It needs a little bit of flocking underneath my right thigh. I found out some interesting information about side saddle flocking and panels from a lady who had an Equxtra Manorgrove side saddle made for her too. She said that, "We are used to old saddles with hard-packed flocking but new side saddles were always known for their 'settling in' time. That is why the panels are covered with just the serge. You are then supposed to allow the flocking to pack down before you adjust the balance and put the linen on."



This is the tilt of my saddle after 30 minutes of riding in it. The tilt is a bit more pronounced before riding but this is normal due to the extra weight placed on the left of the saddle. The tilt to the right, counteracts this.



My saddle doesn't slide around as far forward as my old Champion & Wilton did. I don't have to use the point strap on the near side like I did with my old saddle instead I use the 1st and 2nd girth strap.



And then point and first on the off-side. I think I need a longer girth though as it's REALLY hard to get the girth buckle to meet the straps as this saddle is much higher than my old one. The girth I'm using is 54 1/2" so I reckon I need a 56" one with this saddle. I can't afford to buy another girth at the moment so will have to use an adapted girth extender in the mean time.



I don't think that my side saddle numnah will be here in time for the show so my friend was nice enough to lend me a normal square white dressage pad to use under my side saddle for Sunday. It's in the wash now!

8 comments:

  1. Thank you for writing about the problems that you have and not just the highlights. I am getting a real insight into sidesaddle riding.

    ReplyDelete
  2. I am considering a Manorgrove saddle. I am trying to contact the maker. I am a pretty serious dressage rider (second level) with an Andalusian and we compete in teh US. Can you comment in more depth on the quality of your saddle?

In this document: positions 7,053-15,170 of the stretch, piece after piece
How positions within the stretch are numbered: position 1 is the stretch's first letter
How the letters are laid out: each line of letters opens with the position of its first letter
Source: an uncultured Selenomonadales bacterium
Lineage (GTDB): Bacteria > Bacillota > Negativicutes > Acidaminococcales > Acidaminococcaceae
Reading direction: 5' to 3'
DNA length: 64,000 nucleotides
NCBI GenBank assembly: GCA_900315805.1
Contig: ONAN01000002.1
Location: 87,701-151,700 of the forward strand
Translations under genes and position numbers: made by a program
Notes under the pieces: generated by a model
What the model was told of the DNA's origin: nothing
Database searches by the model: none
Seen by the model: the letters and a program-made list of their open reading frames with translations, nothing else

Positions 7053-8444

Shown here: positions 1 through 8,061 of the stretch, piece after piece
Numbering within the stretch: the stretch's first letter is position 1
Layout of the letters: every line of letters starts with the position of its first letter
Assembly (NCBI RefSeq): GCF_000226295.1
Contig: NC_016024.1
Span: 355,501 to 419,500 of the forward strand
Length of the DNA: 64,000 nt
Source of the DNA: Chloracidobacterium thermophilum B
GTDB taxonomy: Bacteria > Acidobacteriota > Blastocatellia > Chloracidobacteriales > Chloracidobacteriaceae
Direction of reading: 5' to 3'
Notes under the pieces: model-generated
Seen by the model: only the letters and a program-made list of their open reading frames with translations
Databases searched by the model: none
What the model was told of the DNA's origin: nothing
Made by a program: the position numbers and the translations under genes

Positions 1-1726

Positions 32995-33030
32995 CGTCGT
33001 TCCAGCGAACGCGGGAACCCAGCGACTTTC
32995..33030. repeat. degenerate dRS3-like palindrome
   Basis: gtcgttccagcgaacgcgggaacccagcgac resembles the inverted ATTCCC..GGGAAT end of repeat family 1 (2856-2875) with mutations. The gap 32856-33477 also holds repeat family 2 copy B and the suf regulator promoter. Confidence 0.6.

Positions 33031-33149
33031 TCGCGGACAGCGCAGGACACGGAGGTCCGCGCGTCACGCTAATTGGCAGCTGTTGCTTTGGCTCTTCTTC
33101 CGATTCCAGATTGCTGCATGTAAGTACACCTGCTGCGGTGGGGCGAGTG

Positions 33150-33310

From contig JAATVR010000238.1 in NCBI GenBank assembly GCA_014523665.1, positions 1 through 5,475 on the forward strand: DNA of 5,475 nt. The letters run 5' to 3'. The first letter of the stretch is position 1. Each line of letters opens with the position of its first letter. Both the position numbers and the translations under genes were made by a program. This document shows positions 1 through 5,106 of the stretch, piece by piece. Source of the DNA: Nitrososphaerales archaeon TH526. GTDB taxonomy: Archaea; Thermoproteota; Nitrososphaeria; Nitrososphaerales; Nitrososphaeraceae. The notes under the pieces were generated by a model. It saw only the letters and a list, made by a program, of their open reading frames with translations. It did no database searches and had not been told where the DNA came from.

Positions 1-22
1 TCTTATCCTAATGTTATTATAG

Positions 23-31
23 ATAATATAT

The only thing that comes up on the internet is your blog! It is a very nice blog and I enjoy it!

    Jane Marie Law
    Ithaca, NY

    ReplyDelete
  3. Hi guys,

    Thanks for your comments! Sorry for the delay in replying, I'm always just so darn busy and it's hard to fit everything in the day. My blog is my "relaxation" activity so you can see I never get to relax! LOL!

    Jane, I think my saddle was worth every penny of the £1500 I paid for it. Yes, there are some things I would change had I known then what I know now but they have nothing to do with the quality or workmanship of the saddle- just things to suit my own preferences.

    It's not of £2600+ quality of a say, Laura Dempsey saddle with fine finishing touches, but it's just as safe. It's kind of like comparing a Hermes saddle with an Albion saddle, both are beautiful, safe and well made but the Hermes is just that little bit nicer finished.

    The leather and doeskin, is English leather and all made in Walsall, nothing is made in India. I spoke to Laura Dempsey at the National show and she said that they use the same trees as her so they are proper side saddle trees.